Computational Design of Weldable High-Cr Ferritic Steel
Small Business Information
1820 Ridge Avenue, Evanston, IL, -
Raymond Genellie Jr.
AbstractThe U.S. Department of Energy (DOE) is actively funding research to significantly enhance the thermal efficiency of coal-fired steam boilers for power generation through the use of advanced ultra-supercritical (A-USC) steam temperatures and pressures. Since coal fired power plants are the dominant source of domestic power generation, the accelerated design, development and commercialization of efficient, reliable, next-generation coal-fired power plants can significantly increase domestic energy security and enhance the U.S. technical leadership strength. The purpose of this SBIR program is to create a new alloy for A-USC coal-fired boilers using QuesTeks computational alloy design methodology and specific experience developing and commercializing a creep-resistant ferritic superalloy with low processing cost related to welding. During the Phase I program, QuesTek Innovations collaborated with engineers from a boiler OEM as well as technical experts from the DOE to identify the elimination of post-weld heat treatment and increase in creep-resistance as two critical material objectives for the new alloys. QuesTek then designed a series of prototype alloys using computational models to target critical design parameters, fabricated prototype samples for high temperature tensile test as well as welding demonstration. In Phase I, QuesTeks new alloys show superb high temperature tensile strength and robust weld-zone microstructure unseen in incumbent alloys such as P92. Based on the results from the Phase I prototype alloys, and on input from project stakeholders, the objective of Phase II is to execute a detailed alloy design and demonstrate the performance and processing characteristics satisfying the alloy design criteria. Working with one of its suppliers, QuesTek will prototype ingots to specification at intermediate size scale (30 lb. and 1,500 lb. size). Alloy creep strength, weldability, steamside and fireside oxidation resistance will be demonstrated in the intermediate scale materials. Facilities at our OEM collaborators will be employed to simulate the actual power plant service environment. In Phase III our investigations will be expanded (in conjunction with our OEM partners) to include component level testing and qualification. Application of the alloy to additional components with similar requirements will be identified and pursued.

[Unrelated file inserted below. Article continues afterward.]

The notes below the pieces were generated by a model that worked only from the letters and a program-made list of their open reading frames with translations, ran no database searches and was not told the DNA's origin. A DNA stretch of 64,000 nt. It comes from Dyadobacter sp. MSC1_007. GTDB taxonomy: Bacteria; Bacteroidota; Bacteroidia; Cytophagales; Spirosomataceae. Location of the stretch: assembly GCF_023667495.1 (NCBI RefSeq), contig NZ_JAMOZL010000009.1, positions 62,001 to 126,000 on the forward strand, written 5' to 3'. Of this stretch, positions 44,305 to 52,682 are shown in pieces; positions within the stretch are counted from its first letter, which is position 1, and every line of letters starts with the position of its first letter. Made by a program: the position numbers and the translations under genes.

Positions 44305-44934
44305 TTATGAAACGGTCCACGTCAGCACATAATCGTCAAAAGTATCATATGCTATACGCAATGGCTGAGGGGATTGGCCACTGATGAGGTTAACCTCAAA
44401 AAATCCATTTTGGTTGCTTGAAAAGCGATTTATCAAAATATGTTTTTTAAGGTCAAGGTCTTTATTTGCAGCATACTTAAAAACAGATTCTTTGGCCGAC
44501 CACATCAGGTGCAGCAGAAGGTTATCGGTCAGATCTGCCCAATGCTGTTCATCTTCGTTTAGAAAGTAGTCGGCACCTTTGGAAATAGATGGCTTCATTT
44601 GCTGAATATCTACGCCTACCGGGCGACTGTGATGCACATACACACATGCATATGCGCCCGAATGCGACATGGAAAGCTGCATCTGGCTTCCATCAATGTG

* information listed above is at the time of submission.